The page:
Ann Pace was delighted to hear Wednesday that a Baton Rouge state judge rejected condemned serial killer Derrick Todd Lee’s request for a new trial in the 2002 slaying of her daughter, Charlotte Murray Pace, but knows years more of appeals remain.

Lee’s case now goes to the Louisiana Supreme Court, and if the justices also reject his arguments, the case would move to the lengthy federal post-conviction relief stage.

“We are only part way through a series of appeals. In a forensically supported case, that seems almost madness,” Pace said, referring to the fact that DNA linked Lee to the murder of her 22-year-old daughter.

At the penalty phase of Lee’s 2004 first-degree murder trial in the killing of Pace, prosecutors introduced evidence of four other murders that he allegedly committed: Pam Kinamore, Gina Wilson Green and Carrie Lynn Yoder, all of Baton Rouge, and Trineisha Dene’ Colomb, of Lafayette.

Kinamore, 44, disappeared July 12, 2002, from her home in Briarwood. Her body was found four days later under Interstate 10 near Whiskey Bay.

“It’s been over 12 years and I hope to see justice done as soon as possible,” Kinamore’s 78-year-old mother, Lynne Marino, said Wednesday.

East Baton Rouge Parish District Attorney Hillar Moore III said his office continues to seek justice for the families of the murder victims and for a Breaux Bridge woman who survived an attack by Lee.

“In October it will be 10 years since Derrick Todd Lee was convicted for first-degree murder,” he said. “We have fought to have the sentence pronounced by the jury carried out and will continue to do so. We are glad that we are one step closer to giving the families the only closure we can offer.”

The federal post-conviction relief stage can take years, noted New Orleans lawyer Nick Trenticosta, who is handling the federal post-conviction appeal of condemned killer Kevan Brumfield in the 1993 ambush slaying of Baton Rouge police Cpl. Betty Smothers.

Brumfield was convicted and sentenced to death in 1995, and his federal post-conviction relief petition is only now before the U.S. Supreme Court, Trenticosta pointed out. He noted that he was appointed for the federal post-conviction work in Brumfield’s case a week before Hurricane Katrina hit in 2005.

If the Louisiana Supreme Court turns Lee down, his federal appeal would begin at U.S. District Court in Baton Rouge, then move to the 5th U.S. Circuit Court of Appeals in New Orleans, and ultimately to the nation’s highest court, he said.

The state Supreme Court affirmed Lee’s first-degree murder conviction and death sentence in 2008.

State District Judge Richard Anderson on Tuesday denied Lee’s state court petition for post-conviction relief. He rejected, among other things, Lee’s claims of ineffective assistance of counsel at the guilt and penalty phases of his trial in Baton Rouge.

Lee, 45, of St. Francisville, was found guilty and sentenced to die in the May 31, 2002, killing of Pace — a former LSU graduate student — in her Sharlo Avenue home. Authorities testified she had been raped, bludgeoned and stabbed more than 80 times. DNA lifted from semen found on her leg matched Lee’s profile.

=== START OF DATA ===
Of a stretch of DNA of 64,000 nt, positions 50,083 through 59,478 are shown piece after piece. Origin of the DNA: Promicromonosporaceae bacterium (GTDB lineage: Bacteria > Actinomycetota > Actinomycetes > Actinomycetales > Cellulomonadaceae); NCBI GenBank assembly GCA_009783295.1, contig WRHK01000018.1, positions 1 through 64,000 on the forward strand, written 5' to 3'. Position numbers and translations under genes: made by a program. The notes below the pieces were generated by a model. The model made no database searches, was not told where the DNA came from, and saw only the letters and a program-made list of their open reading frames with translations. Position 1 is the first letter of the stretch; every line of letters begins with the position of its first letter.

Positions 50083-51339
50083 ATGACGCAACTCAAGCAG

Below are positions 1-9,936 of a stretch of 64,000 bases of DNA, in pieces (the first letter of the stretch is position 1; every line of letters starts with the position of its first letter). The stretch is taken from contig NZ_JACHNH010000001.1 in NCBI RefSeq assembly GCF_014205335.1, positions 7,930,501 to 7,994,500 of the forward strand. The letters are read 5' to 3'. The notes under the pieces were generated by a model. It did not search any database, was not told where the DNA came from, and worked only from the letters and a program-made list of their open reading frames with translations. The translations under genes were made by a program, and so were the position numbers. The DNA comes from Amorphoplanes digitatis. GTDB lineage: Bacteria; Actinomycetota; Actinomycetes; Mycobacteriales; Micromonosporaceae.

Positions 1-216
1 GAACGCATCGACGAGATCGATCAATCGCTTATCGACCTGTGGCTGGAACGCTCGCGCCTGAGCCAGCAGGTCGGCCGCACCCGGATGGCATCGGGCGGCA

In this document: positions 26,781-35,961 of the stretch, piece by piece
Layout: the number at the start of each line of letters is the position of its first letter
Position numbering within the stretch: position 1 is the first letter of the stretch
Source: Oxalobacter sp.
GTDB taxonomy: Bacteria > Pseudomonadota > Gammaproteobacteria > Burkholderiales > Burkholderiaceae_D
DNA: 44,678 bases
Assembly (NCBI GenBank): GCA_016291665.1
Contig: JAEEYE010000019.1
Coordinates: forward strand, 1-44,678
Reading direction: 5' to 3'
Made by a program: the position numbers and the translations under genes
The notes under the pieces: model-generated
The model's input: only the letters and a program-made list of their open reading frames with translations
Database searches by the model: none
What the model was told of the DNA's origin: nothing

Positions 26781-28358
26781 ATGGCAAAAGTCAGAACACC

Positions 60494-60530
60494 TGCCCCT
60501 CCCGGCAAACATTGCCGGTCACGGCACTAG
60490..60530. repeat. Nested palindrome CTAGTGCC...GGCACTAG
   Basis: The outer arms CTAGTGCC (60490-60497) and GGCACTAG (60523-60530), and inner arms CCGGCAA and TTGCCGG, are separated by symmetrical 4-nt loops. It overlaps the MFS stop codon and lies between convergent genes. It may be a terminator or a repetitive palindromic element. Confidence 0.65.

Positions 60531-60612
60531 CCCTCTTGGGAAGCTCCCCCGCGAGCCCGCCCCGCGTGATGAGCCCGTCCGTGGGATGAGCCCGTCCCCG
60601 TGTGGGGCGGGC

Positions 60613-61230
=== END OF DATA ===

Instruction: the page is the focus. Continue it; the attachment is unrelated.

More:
In the post-conviction relief stage, defense attorneys typically seek to raise broad, constitutional issues to demonstrate that the trial was unfair. The constitutional issues often deal with alleged improper actions of attorneys or flawed decisions by judges.

Gary Clements, director of the Capital Post-Conviction Project of Louisiana, contended in Lee’s petition for post-conviction relief that Lee was incompetent when he was put on trial, and he also alleged Lee is mentally ill and brain-damaged and cannot be executed.

“The jury obviously rejected the testimony of the defense witnesses that the petitioner was mentally retarded …” Anderson wrote in his ruling.

He said nothing in the court record supports the contention that Lee was not competent to stand trial.

“He was able to communicate with his attorneys and with the Court during all proceedings,” the judge noted.

Clements could not be reached for comment Wednesday.

Anderson also rejected Lee’s complaint that a juror brought a Bible into the jury deliberation room and consulted it prior to voting for a death sentence. Clements, in Lee’s petition, accused the juror of “trying to impose her religious beliefs on the other jurors.”

“The petitioner cannot demonstrate that he was prejudiced by the juror’s reading or quoting from the Bible,” the judge stated.

Lee also was convicted of second-degree murder and sentenced to life in the January 2002 killing of Geralyn Barr DeSoto, 21, of Addis.

He is suspected of killing seven south Louisiana women between 1998 and 2003.

At the penalty phase of Lee’s trial in the slaying of Pace, prosecutors also offered evidence that accused Lee of attempting to rape and kill Diane Alexander, of Breaux Bridge. She testified against Lee at the DeSoto and Pace trials.

Clements argued in Lee’s petition that Lee’s court-appointed trial attorneys were “forced to defend against this onslaught of evidence with insufficient funding and time to mount a complete defense.”

Authorities also believe Lee is responsible for the death of Randi Mebruer, of Zachary.